Drama The Railway Man is a well executed true story which boasts great performances from its cast.
Eric Lomax was one of many of Allied prisoners of war forced to work on the construction of the Thai/Burma railway during World War II. Years later, Eric’s experiences still haunt him…
Based on a true story, director Jonathan Teplitzky’s The Railway Man is highly effective at conveying the trauma of war and its after effects, even decades later. Teplitzky’s depiction of more emotional moments has enough restraint to never appear melodramatic.
The narrative of The Railway Man is an amble rather than a swift jaunt. here is a lull in the middle, but the film recovers from this. The Railway Man is a bit of a slow burner, but still suitably engaging.
It is a few key scenes in The Railway Man which offer drama and tension. Without these scenes, the film would not have worked. The flashbacks, as well as the film’s climax, are engrossing.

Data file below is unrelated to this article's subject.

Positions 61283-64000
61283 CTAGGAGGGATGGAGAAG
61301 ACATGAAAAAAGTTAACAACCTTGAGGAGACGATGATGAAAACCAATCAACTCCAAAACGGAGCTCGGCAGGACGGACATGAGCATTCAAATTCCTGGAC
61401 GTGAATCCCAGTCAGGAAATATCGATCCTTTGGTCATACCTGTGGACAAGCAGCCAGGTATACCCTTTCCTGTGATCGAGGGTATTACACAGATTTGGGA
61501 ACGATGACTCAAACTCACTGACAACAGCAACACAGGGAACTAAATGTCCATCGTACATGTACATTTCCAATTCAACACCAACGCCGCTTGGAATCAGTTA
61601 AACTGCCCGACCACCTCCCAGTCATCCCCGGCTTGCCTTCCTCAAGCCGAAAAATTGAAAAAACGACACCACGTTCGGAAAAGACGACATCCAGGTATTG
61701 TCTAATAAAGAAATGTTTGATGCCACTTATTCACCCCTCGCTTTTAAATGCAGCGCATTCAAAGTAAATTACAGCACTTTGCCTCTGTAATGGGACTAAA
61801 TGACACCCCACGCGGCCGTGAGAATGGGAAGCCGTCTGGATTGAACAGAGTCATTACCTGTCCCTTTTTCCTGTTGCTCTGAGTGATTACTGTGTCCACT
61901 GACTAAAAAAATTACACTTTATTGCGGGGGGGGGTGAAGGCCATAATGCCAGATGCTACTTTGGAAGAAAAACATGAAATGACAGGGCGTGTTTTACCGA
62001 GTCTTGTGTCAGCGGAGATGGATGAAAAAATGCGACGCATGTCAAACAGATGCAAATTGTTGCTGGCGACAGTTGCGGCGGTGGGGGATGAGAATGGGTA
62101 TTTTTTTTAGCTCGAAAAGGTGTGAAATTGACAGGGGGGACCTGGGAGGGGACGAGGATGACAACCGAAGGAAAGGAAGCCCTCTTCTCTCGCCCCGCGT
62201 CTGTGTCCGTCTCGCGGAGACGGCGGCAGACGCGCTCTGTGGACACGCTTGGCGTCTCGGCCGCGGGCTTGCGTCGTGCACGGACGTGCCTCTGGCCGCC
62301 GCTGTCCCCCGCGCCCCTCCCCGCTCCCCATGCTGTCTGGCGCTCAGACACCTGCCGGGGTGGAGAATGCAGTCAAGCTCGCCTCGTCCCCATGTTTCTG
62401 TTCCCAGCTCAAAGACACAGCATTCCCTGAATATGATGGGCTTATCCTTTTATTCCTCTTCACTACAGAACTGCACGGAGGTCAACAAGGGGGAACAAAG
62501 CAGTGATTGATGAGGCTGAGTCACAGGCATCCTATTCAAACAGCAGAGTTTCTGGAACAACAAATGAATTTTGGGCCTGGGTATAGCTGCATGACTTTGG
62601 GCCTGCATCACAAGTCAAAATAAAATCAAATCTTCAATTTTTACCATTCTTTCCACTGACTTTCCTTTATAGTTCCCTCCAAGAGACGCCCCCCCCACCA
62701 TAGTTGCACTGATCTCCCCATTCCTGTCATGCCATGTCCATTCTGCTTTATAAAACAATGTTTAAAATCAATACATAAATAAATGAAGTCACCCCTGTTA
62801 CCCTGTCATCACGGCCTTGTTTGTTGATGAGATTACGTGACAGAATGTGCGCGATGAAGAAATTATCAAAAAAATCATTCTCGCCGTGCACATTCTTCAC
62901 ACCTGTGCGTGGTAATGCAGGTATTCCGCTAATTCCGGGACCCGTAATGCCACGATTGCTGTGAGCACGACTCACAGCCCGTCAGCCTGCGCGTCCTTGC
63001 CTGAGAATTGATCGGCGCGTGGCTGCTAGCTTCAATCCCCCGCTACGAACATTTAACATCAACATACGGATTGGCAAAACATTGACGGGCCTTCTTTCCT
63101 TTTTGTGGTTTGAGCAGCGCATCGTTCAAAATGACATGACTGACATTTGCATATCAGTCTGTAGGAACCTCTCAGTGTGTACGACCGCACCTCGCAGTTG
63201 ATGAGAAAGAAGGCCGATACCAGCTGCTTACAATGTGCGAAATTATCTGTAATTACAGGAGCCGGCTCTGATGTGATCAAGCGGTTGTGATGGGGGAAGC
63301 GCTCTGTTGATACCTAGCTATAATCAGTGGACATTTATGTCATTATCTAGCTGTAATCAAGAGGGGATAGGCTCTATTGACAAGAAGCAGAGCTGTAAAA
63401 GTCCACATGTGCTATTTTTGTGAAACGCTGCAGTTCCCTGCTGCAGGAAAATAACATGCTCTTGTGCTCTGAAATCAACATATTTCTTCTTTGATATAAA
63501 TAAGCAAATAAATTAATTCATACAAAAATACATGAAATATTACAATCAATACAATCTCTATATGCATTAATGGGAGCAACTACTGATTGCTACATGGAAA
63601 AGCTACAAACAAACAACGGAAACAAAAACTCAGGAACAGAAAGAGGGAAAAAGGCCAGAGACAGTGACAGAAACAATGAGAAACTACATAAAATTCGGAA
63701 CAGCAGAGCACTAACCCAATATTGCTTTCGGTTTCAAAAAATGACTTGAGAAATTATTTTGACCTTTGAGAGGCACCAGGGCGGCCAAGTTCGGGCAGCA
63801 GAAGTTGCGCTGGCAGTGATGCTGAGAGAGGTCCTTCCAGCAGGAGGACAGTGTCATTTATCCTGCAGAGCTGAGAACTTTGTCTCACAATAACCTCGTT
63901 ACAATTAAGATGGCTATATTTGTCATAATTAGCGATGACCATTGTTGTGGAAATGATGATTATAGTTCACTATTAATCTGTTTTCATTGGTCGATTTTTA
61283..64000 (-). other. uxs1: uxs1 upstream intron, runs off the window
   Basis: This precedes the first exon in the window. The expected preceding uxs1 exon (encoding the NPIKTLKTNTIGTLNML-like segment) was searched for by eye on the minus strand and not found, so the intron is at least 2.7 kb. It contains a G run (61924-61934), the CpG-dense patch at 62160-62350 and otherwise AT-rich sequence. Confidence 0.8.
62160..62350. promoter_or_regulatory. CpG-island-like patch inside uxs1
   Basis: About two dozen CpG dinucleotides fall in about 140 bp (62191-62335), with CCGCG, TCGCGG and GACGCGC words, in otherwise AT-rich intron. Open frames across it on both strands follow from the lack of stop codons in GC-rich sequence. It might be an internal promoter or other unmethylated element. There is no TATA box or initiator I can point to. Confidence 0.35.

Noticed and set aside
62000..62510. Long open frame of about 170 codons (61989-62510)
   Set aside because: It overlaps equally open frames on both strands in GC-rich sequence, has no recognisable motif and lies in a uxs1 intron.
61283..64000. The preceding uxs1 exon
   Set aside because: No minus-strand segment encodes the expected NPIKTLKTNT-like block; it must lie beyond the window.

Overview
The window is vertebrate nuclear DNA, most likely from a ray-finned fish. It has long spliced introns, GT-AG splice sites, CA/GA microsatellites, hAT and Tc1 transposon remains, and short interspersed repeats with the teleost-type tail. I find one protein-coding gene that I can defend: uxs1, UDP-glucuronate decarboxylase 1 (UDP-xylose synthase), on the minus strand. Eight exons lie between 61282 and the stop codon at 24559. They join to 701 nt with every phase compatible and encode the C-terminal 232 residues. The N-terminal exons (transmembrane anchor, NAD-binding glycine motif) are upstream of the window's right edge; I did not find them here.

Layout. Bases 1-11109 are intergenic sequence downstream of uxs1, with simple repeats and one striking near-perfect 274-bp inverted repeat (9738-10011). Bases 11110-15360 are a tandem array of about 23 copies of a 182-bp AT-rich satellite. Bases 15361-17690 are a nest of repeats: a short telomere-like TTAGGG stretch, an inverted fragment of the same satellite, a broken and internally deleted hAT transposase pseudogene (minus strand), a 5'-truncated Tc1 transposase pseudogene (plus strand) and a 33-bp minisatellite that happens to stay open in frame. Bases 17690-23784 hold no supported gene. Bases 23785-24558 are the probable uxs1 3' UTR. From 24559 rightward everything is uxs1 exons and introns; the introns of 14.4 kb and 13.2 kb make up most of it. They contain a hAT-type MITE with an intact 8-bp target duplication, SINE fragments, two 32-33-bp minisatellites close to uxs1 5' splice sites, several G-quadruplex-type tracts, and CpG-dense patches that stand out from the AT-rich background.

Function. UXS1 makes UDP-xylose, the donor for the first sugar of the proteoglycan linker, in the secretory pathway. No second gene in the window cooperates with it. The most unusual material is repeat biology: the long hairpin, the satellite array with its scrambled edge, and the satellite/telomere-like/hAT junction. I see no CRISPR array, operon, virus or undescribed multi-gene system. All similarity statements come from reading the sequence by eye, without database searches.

What is most thought provoking in The Railway Man is its final act. The film’s conclusion generates a tension which makes it compelling. Given the emotions at play, it is easy to imagine the film having a different outcome. However, The Railway Man ends on a reflective note, which is satisfying.
Cinematography in The Railway Man is great. There is some superb composition from cinematographer Garry Phillips. Sound design in the film is also particularly effective.
Colin Firth offers a solid performance as the older Eric Lomax. Hiroyuki Sanada is also great as Nagase. It is Jeremy Irvine however who is most convincing in his role as the younger Lomax. Nicole Kidman fails to emote successfully thanks to her lack of expression.
The Railway Man presents an important story, balancing historical representation with a very human angle.